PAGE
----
Summed signal amplitude as a function of spatial frequency and defocus for a sample image. Data were taken from the sample hyperspectral image used in Figures 1 and 4. For this analysis, we assumed that the image spanned a horizontal range of 19.1 degrees of visual angle. Positive defocus indicates hyperopia (eye too short for its optics) and minus defocus indicates myopia (eye too long for its optics).
Figure 5.
 
Summed signal amplitude as a function of spatial frequency and defocus for a sample image. Data were taken from the sample hyperspectral image used in Figures 1 and 4. For this analysis, we assumed that the image spanned a horizontal range of 19.1 degrees of visual angle. Positive defocus indicates hyperopia (eye too short for its optics) and minus defocus indicates myopia (eye too long for its optics).
Figure 6.
 
Hyperspectral drive as a function of defocus at six different spatial frequencies. The heavy black line is the mean hyperspectral drive (SWS – MLWS) of 25 real-world hyperspectral images, the error bars are the bootstrapped 95% confidence intervals, and the thin black lines are the mean ± standard deviation. For myopic (negative) defocus, the hyperspectral drive was on average negative, producing slowed axial elongation. For hyperopic (positive) defocus, the hyperspectral drive was on average positive, stimulating increased axial elongation.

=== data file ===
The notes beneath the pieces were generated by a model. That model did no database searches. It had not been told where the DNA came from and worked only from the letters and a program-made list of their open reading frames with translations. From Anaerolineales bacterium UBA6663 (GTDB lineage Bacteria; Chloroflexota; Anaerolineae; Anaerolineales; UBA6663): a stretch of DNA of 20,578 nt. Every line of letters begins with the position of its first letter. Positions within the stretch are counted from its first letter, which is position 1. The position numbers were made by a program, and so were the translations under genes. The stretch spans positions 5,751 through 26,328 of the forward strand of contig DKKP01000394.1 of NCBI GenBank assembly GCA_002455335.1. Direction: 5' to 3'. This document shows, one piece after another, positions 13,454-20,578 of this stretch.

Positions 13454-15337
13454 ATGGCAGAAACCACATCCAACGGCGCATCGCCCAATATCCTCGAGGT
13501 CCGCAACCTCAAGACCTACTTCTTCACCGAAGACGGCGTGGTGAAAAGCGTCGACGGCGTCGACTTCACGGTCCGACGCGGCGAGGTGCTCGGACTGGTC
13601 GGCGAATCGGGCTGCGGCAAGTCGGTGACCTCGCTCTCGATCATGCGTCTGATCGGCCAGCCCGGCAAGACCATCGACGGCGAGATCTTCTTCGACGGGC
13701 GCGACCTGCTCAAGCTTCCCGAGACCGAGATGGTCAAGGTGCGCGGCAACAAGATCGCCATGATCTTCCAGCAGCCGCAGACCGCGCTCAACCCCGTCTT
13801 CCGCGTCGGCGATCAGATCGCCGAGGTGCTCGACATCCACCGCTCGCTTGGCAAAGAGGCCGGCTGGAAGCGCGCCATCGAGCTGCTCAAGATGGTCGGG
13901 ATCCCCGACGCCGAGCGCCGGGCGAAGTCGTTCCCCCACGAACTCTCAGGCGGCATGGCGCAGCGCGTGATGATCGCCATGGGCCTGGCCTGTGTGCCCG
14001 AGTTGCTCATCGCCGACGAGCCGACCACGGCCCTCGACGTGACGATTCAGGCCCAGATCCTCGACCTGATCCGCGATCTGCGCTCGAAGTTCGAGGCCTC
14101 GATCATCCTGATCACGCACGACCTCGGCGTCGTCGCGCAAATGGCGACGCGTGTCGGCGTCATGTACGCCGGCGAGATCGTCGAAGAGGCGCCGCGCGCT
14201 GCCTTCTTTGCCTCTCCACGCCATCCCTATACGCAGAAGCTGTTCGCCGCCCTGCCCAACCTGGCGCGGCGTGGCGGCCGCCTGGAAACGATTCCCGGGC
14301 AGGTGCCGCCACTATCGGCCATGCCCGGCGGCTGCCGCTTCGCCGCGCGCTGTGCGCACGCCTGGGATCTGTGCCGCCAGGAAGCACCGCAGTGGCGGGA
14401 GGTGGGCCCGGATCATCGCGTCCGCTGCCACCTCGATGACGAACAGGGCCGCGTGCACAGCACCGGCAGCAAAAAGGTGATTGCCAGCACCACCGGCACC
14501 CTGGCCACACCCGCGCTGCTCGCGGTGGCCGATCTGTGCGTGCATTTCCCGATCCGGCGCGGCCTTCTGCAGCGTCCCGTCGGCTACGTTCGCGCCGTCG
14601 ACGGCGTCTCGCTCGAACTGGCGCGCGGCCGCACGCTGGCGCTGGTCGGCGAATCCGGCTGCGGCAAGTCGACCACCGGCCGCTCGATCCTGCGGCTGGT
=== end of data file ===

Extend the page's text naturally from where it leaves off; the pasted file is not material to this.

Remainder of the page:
Figure 6.
 
Hyperspectral drive as a function of defocus at six different spatial frequencies. The heavy black line is the mean hyperspectral drive (SWS – MLWS) of 25 real-world hyperspectral images, the error bars are the bootstrapped 95% confidence intervals, and the thin black lines are the mean ± standard deviation. For myopic (negative) defocus, the hyperspectral drive was on average negative, producing slowed axial elongation. For hyperopic (positive) defocus, the hyperspectral drive was on average positive, stimulating increased axial elongation.